Volunteer stepping up to help foster influx of neonatal kittens at Cedar Valley Humane Society

Staff at the Cedar Valley Humane Society say their foster program is essential to keeping the shelter from filling up.
Updated: May. 24, 2021 at 4:50 AM CDT
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CEDAR RAPIDS, Iowa (KCRG) - Meet Peepers. The neonatal kitten is one of the newest additions into the Cedar Valley Humane Society. She’s about a week old.

“She came on her own. A UPS driver found her and brought her to a vet clinic, and they called us and here she is,” said Delaney Miller, Peeper’s foster mom.

Miller is also an Animal Care Tech at the shelter. When she’s not working at the shelter, she’s fostering at her own home and has been for the past two years.

“Fostering is super rewarding. It’s rewarding to be able to see them grow up and go from this little tiny baby to something like the rest of the cats in the building here,” Miller said.

Miller grew up on a farm and loves being around animals. Peepers is one of a handful of neonatal kittens recently into the shelter.

“Last week alone, we got nine bottle-fed kittens,” said Amanda Knefley, the shelter’s Director of Operations.

Knefley says it’s not unexpected as we are upon “kitten season”, when the weather warms up.

“It is unusual, but throughout the course of the season will probably get like 20 to 30,” Kneflley added.

Knefley says the need for foster parents is high, but finding fosters for their youngest animals is difficult because of the time commitment.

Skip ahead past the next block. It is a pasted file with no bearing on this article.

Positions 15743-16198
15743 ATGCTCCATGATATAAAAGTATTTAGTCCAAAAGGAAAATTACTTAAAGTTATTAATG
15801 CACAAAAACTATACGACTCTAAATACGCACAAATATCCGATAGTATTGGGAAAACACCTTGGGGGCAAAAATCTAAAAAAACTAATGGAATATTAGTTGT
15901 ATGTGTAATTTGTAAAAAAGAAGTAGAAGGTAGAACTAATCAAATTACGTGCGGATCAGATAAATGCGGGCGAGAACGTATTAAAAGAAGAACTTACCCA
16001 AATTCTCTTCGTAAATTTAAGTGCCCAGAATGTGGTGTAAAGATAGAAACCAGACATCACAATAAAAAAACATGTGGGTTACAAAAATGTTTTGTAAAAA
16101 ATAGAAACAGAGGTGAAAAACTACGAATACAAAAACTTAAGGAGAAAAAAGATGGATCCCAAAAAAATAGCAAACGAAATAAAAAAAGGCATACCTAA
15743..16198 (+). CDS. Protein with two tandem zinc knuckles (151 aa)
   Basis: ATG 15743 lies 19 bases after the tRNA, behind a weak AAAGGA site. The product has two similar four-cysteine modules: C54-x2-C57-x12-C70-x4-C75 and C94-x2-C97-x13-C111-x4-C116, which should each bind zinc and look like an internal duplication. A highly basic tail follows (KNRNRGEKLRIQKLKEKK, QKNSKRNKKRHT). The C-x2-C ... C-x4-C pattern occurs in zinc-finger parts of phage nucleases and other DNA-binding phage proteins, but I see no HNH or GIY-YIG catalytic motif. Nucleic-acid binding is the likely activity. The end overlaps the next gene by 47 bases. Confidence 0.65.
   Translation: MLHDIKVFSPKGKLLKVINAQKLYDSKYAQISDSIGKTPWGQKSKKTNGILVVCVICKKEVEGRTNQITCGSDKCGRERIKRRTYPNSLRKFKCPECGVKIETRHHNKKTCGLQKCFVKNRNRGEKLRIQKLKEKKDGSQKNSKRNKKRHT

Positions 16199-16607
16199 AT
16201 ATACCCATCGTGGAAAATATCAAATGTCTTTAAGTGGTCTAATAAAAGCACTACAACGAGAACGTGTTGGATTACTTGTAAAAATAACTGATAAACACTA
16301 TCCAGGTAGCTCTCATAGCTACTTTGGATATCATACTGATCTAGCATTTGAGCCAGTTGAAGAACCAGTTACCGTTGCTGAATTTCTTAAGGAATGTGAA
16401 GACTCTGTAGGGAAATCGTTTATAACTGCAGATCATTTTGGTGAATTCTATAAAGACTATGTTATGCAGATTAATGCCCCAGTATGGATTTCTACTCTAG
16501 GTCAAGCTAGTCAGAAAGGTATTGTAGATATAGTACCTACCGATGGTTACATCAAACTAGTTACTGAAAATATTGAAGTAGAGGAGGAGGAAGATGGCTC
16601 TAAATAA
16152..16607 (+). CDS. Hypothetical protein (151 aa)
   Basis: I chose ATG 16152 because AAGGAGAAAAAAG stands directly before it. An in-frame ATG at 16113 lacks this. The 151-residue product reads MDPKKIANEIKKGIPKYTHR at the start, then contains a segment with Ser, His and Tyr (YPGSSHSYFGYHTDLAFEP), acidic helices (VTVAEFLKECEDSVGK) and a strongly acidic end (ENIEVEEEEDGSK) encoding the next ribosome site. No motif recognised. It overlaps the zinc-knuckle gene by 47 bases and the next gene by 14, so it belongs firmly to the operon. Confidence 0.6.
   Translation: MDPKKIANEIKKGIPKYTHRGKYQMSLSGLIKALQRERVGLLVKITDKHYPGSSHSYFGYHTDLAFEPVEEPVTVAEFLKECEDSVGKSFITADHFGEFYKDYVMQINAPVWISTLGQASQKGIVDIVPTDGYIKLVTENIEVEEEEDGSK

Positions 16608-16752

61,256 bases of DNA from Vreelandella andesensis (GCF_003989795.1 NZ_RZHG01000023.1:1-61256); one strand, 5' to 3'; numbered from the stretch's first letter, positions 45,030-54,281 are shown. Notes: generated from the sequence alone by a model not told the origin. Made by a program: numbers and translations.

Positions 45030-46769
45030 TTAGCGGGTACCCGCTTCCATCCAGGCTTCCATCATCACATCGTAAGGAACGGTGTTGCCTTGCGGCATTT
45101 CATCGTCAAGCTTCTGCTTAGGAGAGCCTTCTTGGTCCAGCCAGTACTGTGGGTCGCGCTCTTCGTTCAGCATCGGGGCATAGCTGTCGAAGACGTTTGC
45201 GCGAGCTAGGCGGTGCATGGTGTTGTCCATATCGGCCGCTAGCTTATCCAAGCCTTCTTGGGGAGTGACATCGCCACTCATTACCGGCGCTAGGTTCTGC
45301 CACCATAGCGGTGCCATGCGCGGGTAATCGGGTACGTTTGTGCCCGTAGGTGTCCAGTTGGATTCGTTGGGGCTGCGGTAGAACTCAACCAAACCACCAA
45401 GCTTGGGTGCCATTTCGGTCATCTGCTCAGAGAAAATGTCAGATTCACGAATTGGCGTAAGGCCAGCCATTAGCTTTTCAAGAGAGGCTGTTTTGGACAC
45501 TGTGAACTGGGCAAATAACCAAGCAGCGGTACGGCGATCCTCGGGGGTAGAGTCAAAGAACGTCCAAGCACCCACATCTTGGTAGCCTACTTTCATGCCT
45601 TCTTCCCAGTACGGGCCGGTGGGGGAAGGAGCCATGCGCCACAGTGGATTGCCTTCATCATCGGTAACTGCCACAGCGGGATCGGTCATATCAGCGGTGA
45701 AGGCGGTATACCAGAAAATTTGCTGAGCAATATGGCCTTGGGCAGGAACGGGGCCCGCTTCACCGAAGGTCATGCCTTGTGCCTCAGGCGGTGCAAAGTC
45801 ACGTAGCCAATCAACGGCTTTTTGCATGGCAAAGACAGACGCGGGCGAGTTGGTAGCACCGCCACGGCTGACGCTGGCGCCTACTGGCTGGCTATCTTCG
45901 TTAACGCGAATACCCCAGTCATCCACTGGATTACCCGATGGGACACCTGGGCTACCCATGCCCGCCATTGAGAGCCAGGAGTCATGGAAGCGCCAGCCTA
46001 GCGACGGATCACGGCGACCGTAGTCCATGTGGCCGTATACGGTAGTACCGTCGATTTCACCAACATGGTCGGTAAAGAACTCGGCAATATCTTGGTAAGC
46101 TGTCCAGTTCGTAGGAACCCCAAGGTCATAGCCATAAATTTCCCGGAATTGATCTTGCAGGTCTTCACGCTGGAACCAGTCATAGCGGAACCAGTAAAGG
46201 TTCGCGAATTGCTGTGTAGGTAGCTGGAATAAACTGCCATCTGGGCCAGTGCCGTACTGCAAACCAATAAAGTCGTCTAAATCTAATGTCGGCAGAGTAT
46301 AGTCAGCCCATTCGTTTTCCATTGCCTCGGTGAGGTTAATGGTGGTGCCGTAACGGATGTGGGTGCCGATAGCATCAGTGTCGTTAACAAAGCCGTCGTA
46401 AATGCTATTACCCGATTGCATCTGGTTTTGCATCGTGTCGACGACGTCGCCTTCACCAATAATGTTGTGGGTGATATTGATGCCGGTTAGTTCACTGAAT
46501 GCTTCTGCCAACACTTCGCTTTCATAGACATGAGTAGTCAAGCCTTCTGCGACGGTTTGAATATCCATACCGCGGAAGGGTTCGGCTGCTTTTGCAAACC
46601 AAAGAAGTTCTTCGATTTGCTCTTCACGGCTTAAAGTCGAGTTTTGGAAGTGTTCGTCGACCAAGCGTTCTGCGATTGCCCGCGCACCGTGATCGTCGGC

“They do have to feed every couple hours, especially within the first week or so of life. I just have to make sure it’s something where I can at least carry around a carrier with me where I am going. I do a lot of setting alarms, and making sure I feed on time, and getting weights,” said Miller.

Knefley says they rely heavily on fosters like Miller.

“We’re not here overnight to monitor all of our animals, so it is really nice to have somebody in a home environment,” she said.

Right now, they’re looking for five neonatal bottle-feeding fosters. They can apply to be one through their website.

In the meantime, Knefley says she’s thankful for volunteers like Miller, who have stepped up to help.

“She’s just super great with them,” Knefley said.

Peepers will stay with her foster mom for the next two months before she gets on the road to adoption. For Miller, she plans to continue to open her heart and home as much as she can to whichever animals need it.

“I really enjoy doing it. It does take a little bit of patience but it’s very rewarding,” Miller said.

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